Surgical centers fork over campaign cash in advance of regulation bill

Just weeks after the introduction of a bill that would enhance scrutiny over surgical centers throughout the state, more than a dozen ambulatory surgical facilities flooded the campaign coffers of influential lawmakers with checks totaling nearly $40,000.

The bill, which would require one room surgery centers to be licensed with the Department of Health, and require periodic inspections of the facilities, was introduced by state Sen. Joe Vitale, (D-19), of Woodbridge. The money was donated just two weeks after the issuance of a damning report that showed unlicensed facilities failed health inspections at a much higher rate than licensed centers.

The bill is due to be heard in the Senate Health committee next week.

Among the recipients of donations from several surgery centers were state Sen. Loretta Weinberg, (D-37), of Teaneck, who is chairwoman of the health committee, and Assembly Speaker Sheila Oliver, (D-34), of East Orange, who would ultimately be responsible for posting the assembly version of the bill for a vote.

Oliver received $28,000 from 14 surgical centers throughout the state. According to the latest report filed with the Election Law Enforcement Commission, those donations were received on April 12, a month after the bill was introduced in the assembly.

Oliver said any bill that makes surgical centers safer for patients will be considered by the assembly.

“I welcome support from many segments of New Jersey, but I have no tolerance for surgery centers that have been cited for unsafe conditions such as poor infection control and unsterilized equipment,” she said. “Any legislation that has been introduced to make this industry safer will receive the proper consideration, as will any other steps that are needed following these recent revelations about unsafe conditions.”

Weinberg received donations totaling $11,000 from at least 11 ambulatory surgical centers. ELEC reports show those donations were received April 8, less than a month after the bill was introduced in the senate.

Currently, single room centers fall into two groups. One group is accredited by Medicare and is subject to sporadic inspections for compliance with Medicare standards.  Another group, which does not accept Medicare, is not licensed and has no inspection requirement.  Vitale’s bill would require that all centers apply for a license with the Department of Health.

Licensing by the state would require that all centers face inspection every two or three years.

Weinberg said she met with representatives of the New Jersey Association of Ambulatory Surgery Centers, who she said supports a uniform set of criteria for all surgical centers. She said nobody she met with tried to persuade her to kill the bill.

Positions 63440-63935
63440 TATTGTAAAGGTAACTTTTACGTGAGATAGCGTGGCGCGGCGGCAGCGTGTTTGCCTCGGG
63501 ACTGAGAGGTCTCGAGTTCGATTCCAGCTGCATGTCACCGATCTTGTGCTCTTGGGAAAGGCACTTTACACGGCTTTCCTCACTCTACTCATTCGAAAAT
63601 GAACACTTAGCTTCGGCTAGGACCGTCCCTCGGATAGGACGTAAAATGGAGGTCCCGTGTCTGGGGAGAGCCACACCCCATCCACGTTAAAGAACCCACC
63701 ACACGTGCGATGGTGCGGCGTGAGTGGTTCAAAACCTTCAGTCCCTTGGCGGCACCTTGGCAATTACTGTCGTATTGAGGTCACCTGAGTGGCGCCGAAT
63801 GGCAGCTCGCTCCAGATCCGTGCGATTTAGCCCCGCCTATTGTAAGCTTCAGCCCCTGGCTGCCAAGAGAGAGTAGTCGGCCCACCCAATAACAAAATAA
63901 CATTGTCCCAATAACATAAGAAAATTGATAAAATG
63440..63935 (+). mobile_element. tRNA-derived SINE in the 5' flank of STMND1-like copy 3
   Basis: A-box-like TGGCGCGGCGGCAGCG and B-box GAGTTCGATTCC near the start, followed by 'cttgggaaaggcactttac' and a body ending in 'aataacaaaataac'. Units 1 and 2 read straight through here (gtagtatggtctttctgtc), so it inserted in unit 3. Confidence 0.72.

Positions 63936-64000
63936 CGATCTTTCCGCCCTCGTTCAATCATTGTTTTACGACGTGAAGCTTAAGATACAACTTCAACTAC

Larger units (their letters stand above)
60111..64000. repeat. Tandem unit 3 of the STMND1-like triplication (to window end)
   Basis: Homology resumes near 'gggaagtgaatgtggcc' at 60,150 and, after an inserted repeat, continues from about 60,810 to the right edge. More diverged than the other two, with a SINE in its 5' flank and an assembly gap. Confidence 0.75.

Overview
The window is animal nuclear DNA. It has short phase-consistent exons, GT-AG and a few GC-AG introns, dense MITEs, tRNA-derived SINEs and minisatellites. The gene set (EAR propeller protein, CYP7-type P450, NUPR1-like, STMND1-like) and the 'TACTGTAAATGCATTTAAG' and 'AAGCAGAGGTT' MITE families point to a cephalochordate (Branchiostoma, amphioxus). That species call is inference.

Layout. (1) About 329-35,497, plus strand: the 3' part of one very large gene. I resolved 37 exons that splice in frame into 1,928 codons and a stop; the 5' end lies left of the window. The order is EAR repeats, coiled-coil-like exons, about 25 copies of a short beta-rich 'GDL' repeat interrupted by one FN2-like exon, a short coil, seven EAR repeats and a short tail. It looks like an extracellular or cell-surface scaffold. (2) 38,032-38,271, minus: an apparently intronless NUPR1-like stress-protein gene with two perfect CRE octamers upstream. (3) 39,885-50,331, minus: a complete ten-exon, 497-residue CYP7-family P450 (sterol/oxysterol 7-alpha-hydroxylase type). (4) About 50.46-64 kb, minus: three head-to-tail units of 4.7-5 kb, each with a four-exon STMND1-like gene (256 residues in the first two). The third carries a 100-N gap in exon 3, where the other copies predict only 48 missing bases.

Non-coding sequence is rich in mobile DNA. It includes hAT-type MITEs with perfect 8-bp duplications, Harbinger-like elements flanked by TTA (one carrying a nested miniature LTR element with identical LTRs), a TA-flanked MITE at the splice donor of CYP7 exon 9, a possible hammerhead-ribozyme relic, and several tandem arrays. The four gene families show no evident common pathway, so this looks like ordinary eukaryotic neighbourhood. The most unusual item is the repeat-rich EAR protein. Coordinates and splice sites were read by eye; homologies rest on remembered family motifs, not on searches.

“The people I met with at a fundraiser were in fact supportive of state regulations and supportive of making sure that any of the bad actors or any inappropriate practices were prevented from happening,” said Weinberg.  “That was my general impression.”

But in a letter to members of the NJAASC, Jeffrey Shanton, chairman of the organization’s Advocacy and Legislative Affairs Committee, said the legislation as written “could force surgical centers (small businesses and employers) to close.”

“It is estimated that over 120 one-room centers would be affected by this newly introduced legislation,” Shanton wrote. ” Unfortunately, what was forgotten or conveniently ignored by the crafters of the bill was the scope of this licensure — what it entailed. The big issue will be the physical/architectural requirements of state licensure. The majority of these one-room centers will have a hard time, or not be able to comply with, these requirements.”

Shanton also warned that under current law, licensed ambulatory surgery centers are subject to the state’s ambulatory assessment fee.  Licensing all centers could make all subject to the tax, he said.

Adding to angst over the legislation is a recent report compiled by the New Jersey Health Care Quality Institute, which found that of 91 facilities inspected by the state health department,  49 did not meet the standards to participate in Medicare.  A total of 25 percent were cited for “Immediate Jeopardy,” which according to the report is “a violation which is defined as noncompliance with established rules that has caused, or is likely to cause, serious injury, harm, impairment or death to a patient.”

Of the 40 unlicensed facilities that were inspected, 17 were cited for “immediate jeopardy” of which seven were closed temporarily.

“Based on this snapshot, 43% of the unlicensed Surgical Practices reviewed were noncompliant with certain serious safety requirements,” the report concluded. “Compared to the 15% noncompliance rate found in the licensed ASCs reviewed, there is evidence that consumers may be at greater risk in unlicensed Surgical Practices than in licensed ASCs.”

Larry Trenk, president of the NJAASC, said the organization does support some sort of licensing and operating criteria, but said it has to be realistic.  The group is scheduled to meet with the bill’s sponsor, Sen. Joe Vitale, next week.

Trenk said he was not aware of the donations and referred calls to the group’s attorney, Mark Manigan.  Manigan, who was a member of Gov. Chris Christie’s transition team, said the donations were part of a larger “advocacy effort” and not specific to the Vitale legislation.

That said, the association is hoping to work with Vitale to change portions of the bill.

I don’t think there is any stakeholder in this who would say that the bill as written gets us where we think the industry should go and where we think Senator Vitale wants to take the industry,” he said.


Surgical centers fork over campaign cash in advance of regulation bill